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The Ankulen Paperback – September 4, 2013
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The imagination world was cool. As a writer myself I enjoyed all that sort of thing about characters and worlds and so forth. A lot of the things in the imagination world were so cool -- the glowbeetles, the way the land moves around, the dream castles, etc. It was simultaneously original and the sort of cliche-on-purpose that's laughing at itself in a delightful way at the same time, and just great fun to read! I had a splendid time, and I loved how the world could have these little "plot holes" and the like, but it didn't matter; because it was made up by a kid, and it was just for fun. I just LOVED that and the whole setting!
I didn't like the stuff in the modern real world as much -- it felt like it didn't quite mix, especially the mom. The book became fairly heavy on the Christian allegorical aspect in the second half or so, which surprised me for some reason because it came out of the blue for me. Sometimes it didn't mesh real well for me and felt forced, which was annoying. But some if it was really good and enjoyable and illuminating. So... I'm mixed on that. Also the typos and such were super distracting for me.
The first half or so of the book, I really disliked Jen, the heroine (the book is in first-person, which may have contributed to that for me, since I'm not the biggest fan of that mode of writing). But I started to really like her in the second half! Which surprised me. But I really did. She was suddenly fun and a little humorous and... I liked her. I also loved her interactions with her characters--haha! The other characters in the book were fun; my favorite was Derek. He had some great dialog, and I liked seeing him grow. I guess he's one of my favorite kinds of characters. :)
Basically, if you want a rollicking, whimsical, rather humorous story, especially if you have some experience with writing or your own imagination, and a bit of an allegory to deepen the edges of the fun, this is the book for you.
My overall feeling... Sometimes you want to read a book that's just great fun. And just have a good time with a sort of silly tale that you don't need to worry too much about it making sense. Whimsical fun. That's what this book is.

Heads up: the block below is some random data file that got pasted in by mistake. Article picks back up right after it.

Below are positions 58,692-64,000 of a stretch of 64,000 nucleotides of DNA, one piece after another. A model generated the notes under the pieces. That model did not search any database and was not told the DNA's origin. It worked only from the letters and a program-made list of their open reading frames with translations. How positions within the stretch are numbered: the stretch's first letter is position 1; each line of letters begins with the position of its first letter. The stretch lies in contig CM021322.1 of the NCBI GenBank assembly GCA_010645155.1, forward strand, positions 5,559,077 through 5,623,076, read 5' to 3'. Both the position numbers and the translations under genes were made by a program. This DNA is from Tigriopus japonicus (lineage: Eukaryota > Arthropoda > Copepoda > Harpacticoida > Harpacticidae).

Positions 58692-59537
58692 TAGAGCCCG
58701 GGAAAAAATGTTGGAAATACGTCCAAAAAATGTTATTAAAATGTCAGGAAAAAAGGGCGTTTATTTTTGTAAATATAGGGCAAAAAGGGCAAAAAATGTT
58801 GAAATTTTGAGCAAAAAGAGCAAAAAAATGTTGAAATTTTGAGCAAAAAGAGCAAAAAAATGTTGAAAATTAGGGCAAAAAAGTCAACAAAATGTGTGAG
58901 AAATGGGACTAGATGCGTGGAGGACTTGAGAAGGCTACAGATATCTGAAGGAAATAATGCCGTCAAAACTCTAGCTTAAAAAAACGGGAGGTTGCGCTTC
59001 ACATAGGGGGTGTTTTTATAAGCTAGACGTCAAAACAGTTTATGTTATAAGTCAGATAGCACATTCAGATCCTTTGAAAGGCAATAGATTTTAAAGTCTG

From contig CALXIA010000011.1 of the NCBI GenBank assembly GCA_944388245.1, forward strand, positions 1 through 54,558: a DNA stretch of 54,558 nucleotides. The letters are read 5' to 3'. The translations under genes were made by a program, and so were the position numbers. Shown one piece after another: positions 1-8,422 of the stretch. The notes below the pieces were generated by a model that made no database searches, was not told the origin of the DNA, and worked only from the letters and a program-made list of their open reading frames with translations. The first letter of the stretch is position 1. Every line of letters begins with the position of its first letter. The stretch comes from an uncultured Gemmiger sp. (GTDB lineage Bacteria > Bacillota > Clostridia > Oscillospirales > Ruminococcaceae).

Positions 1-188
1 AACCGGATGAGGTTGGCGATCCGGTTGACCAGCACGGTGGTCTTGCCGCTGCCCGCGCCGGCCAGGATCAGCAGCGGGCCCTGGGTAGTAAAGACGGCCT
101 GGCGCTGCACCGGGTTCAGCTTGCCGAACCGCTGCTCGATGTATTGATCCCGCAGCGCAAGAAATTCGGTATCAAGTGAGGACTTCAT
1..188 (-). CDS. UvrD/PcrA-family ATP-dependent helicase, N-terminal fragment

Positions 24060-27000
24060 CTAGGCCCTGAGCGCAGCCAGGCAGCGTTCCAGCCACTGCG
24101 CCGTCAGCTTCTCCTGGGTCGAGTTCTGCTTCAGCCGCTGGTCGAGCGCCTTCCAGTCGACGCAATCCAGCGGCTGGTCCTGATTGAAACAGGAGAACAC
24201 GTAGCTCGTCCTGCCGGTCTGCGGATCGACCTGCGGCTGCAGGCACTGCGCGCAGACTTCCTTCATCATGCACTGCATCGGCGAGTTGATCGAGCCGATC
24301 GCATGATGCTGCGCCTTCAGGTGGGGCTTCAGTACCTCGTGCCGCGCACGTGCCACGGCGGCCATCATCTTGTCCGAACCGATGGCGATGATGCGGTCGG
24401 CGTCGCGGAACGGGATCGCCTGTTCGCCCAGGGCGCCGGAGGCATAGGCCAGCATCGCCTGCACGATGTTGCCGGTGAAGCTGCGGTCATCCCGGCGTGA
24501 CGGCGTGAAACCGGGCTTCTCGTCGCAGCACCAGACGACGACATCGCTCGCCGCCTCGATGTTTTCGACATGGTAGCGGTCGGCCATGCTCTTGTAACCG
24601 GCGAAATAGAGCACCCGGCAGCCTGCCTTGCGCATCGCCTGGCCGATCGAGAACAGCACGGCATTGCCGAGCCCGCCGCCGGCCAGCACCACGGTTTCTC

The plot and characters of this book weren't quite what I was expecting from the summary. I thought Jen would be more eager to venture back into her imagination, and that the story would center as much around finding the Ankulen as beating the Polystoikhedron. (On a side note: I want to know where exactly that name came from- and also if Kendra can spell without looking it up.) I enjoyed how the story actually went, however, possibly more than I would've enjoyed what I'd expected. As a storyteller myself, I found Jen's mission- restore her imagination and stop the monster that's destroying it- quite captivating.
I also found Jen's imagination-world both interesting and amusing. It feels like what it's supposed to be: a world dreamed up by a creative seven-year-old which has since fallen into disrepair, and yet Kendra handles it in a way that allows me to take that world seriously.
There were one or two things about this book that bothered me. Certain situations seemed to be resolved too easily. Many characters also felt a bit shallow- they weren't one-dimensional, but they weren't fully fleshed out either. There's also a bit at the very end that I felt made the story's allegorical elements a bit too in-your-face. (Don't get me wrong; I like allegory. However, it is very easy to make allegory too blatant.)
In most stories, these elements would bring my rating down to three stars. However, the concept of the story is enough to keep it at four stars. Overall, The Ankulen an enjoyable, unusual story that fantasy writers will especially enjoy. It's certainly worth reading!
Best for Ages: 12 and up
I wasn’t feeling good one day and looked on my Kindle. I can always count on Ardnek to give me something easy to read and full of imagination. However, this is my favorite book of hers yet. Very light, very fun, and very different.
The whole setting of this book is just plain cool: a girl inside her imagination, which has lots of different aspects to it. It reminded me a lot of my childhood imagination, except I was never as organized as Jen. The world, so carefully crafted, was just plain fun.
Jen was such a believable character, and her struggle to reclaim her imagination felt real. I liked how different she was from some of the other Ardnek leading ladies. She wasn’t as annoying as I found the main girl in the Quest books.
All the other characters just sparkled and were full of color (wink). The old woman was one of my favorites, even though she wasn’t really in the story much.
Other than nearly being lulled to sleep while the story was in the dream castle, the story kept me turning pages. It was so much fun. However, I was taken completely surprised by the powerful message toward the end. I was blinking rapidly at the skill, because the message had been there all the time, yet it surprised me. It was very well done.
I highly recommend this to those who like mild fantasies, imaginary worlds, and just want a lighthearted read.
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